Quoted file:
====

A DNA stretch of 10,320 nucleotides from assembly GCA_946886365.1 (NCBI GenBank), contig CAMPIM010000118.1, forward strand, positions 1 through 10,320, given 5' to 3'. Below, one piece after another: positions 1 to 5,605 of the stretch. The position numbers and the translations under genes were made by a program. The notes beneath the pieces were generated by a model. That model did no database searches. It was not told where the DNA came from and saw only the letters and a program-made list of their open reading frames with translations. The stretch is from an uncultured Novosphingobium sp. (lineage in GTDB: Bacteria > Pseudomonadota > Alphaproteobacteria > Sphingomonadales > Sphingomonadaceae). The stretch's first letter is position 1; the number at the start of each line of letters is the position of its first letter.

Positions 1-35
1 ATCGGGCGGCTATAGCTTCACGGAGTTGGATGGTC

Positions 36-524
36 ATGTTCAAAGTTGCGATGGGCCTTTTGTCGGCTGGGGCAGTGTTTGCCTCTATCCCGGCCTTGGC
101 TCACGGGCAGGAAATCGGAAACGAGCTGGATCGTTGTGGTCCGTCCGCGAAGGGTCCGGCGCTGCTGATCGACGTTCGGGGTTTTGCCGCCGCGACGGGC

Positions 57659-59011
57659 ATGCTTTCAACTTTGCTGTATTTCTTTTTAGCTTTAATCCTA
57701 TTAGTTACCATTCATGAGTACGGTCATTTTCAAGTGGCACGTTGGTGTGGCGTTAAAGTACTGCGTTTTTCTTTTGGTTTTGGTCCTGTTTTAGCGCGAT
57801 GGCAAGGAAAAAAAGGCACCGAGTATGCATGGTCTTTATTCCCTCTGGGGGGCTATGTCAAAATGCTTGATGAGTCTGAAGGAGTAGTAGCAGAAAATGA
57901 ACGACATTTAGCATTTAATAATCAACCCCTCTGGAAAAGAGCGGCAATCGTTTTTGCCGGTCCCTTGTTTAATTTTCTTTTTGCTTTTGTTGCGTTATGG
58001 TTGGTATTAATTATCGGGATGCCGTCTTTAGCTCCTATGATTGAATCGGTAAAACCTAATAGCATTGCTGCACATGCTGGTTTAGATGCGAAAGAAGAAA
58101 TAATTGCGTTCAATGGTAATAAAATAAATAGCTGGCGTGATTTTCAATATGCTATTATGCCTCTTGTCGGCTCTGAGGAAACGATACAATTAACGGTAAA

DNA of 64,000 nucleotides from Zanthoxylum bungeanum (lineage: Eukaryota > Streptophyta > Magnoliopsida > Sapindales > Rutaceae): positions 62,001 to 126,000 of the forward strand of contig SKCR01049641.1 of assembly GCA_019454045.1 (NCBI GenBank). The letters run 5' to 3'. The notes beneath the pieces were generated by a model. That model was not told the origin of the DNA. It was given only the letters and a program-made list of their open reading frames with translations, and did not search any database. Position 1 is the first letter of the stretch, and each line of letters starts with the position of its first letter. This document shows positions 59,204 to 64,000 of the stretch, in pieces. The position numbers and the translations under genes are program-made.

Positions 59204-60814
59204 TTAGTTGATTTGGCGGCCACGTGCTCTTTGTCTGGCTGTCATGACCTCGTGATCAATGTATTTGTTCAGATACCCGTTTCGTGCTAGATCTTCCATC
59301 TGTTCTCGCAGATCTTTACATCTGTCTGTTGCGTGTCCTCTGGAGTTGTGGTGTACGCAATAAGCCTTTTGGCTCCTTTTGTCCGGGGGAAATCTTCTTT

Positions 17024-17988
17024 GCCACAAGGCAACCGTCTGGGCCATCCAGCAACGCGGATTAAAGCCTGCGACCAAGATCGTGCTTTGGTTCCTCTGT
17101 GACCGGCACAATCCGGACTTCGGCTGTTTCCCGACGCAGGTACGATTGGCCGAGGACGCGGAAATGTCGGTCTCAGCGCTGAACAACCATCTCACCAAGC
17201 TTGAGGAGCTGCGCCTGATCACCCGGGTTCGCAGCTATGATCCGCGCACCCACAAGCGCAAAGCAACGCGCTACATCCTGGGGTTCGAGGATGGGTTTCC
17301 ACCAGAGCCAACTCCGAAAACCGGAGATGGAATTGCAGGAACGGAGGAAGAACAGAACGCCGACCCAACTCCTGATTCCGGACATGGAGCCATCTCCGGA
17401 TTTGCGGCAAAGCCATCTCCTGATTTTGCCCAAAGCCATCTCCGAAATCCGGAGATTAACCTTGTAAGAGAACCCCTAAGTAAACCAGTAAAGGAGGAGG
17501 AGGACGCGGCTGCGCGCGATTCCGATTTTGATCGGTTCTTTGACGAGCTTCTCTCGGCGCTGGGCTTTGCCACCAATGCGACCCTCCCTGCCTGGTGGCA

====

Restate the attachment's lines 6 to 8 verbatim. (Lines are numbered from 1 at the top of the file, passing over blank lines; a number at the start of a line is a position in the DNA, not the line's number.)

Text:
101 TCACGGGCAGGAAATCGGAAACGAGCTGGATCGTTGTGGTCCGTCCGCGAAGGGTCCGGCGCTGCTGATCGACGTTCGGGGTTTTGCCGCCGCGACGGGC

Positions 57659-59011
57659 ATGCTTTCAACTTTGCTGTATTTCTTTTTAGCTTTAATCCTA